By February 15th, which is seen as the official start of the protests, people were coming out in larger numbers (in the hundreds) and for many more reasons than dead family members, but especially in direct protest of the regime. The police responded violently, setting the stage for what was to be one of the most violent protests in the modern uprisings across Africa and the Middle East. Through social media, the protests were quickly organized and grew in strength. February 17th marked the "Day of Revolt" for Libya.

Throughout February, things have arisen for the first time that represent a new ideal in Libya: free speech, and an army not under Qaddafi's rule. There are radio stations and a newspaper run by the opposition that are not being censored by Qaddafi's government. The army has been formed from men coming to join the fight as well as military units who have joined the rebellion. Their goal is to protect the opposition strongholds and to liberate Tripoli from Qaddadi.

Also in February, on the 27th, the "face of the opposition" was created. Their goal is to coordinate resistance efforts around the country. They are seen as a interim government, but are more concerned with the military coordination required to take away all of Qaddafi's power. They are also working to put in place the plans for a new constitution and a democratic election in the coming months.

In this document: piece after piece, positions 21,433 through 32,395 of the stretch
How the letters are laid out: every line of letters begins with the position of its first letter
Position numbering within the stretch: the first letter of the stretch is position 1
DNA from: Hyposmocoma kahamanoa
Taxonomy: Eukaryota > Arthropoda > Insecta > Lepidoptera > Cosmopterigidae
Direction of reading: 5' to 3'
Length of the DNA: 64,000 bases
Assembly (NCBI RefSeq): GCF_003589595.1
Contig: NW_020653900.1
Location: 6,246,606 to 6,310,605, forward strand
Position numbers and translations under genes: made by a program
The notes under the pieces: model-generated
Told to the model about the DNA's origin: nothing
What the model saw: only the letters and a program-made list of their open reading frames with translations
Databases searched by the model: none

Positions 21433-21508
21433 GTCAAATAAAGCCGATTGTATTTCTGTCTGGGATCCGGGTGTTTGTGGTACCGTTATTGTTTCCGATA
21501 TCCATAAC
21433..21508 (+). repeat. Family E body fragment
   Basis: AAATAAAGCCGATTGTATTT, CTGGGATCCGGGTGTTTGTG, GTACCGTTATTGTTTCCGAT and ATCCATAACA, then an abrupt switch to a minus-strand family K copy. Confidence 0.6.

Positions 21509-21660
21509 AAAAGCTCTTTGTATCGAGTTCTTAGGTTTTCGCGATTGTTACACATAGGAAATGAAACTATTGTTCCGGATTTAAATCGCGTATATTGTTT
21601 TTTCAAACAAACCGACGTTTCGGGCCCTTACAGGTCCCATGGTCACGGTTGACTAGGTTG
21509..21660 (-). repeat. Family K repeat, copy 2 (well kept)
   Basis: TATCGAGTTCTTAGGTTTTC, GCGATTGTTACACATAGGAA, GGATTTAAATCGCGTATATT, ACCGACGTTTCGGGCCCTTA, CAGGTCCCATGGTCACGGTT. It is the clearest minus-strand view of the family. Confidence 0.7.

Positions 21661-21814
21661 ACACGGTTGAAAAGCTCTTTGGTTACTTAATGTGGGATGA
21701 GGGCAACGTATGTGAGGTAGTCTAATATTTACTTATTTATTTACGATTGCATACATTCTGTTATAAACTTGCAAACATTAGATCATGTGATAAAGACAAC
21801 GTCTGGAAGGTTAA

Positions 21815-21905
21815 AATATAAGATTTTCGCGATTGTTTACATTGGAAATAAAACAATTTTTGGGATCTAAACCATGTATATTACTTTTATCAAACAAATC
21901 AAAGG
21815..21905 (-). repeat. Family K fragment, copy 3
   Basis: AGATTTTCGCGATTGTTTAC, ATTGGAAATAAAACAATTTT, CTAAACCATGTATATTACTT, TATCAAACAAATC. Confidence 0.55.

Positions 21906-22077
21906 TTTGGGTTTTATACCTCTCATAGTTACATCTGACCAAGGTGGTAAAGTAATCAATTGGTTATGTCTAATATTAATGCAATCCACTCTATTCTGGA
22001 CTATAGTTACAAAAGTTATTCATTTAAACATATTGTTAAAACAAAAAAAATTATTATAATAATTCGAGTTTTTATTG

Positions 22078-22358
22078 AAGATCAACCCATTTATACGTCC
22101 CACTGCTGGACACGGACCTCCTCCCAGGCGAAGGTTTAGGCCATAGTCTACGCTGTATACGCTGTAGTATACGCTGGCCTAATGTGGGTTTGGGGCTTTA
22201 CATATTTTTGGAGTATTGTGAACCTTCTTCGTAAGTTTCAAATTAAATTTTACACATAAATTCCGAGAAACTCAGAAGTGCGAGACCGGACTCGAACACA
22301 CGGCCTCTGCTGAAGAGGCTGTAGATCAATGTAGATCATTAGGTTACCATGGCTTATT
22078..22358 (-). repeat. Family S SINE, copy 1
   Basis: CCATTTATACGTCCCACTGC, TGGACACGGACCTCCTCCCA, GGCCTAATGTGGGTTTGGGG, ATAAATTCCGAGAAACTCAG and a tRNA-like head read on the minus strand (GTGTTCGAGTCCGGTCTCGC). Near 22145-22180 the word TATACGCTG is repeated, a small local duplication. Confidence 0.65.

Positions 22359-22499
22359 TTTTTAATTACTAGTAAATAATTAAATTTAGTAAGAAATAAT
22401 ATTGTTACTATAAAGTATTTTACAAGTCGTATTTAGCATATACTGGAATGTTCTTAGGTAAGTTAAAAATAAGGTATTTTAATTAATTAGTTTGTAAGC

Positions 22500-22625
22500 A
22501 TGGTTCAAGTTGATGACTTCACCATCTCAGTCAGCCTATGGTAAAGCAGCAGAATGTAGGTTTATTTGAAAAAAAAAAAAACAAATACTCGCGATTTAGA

By the end of February, it was clear that the opposition stronghold was Benghazi, and the pro-Qaddafi stronghold was Tripoli. People in the opposition of Libya as well as other countries around the world began to call for interference of outside countries to help with the cause in Libya.

Qaddafi began discussing genocide-like tactics to attack his own people in an attempt to hold onto power. He claimed he would die a martyr rather than flee his responsibilities as leader of the country. He also called in paramilitary forces to help battle the rebels. They came from Chad, Niger, and other nearby countries to fire live ammunition and bomb his people. He blamed all of this on the "radical Islamists" who he said were trying to take over his country and take if from the real Libyans.

As February came to a close, the death toll was rising as residents of Tripoli resumed protests in the face of the assault of the government. The formation of the Transitional Council and their call for foreign help gave the other countries interested in helping a chance to form a plan that would help the Libyans decide their own fate.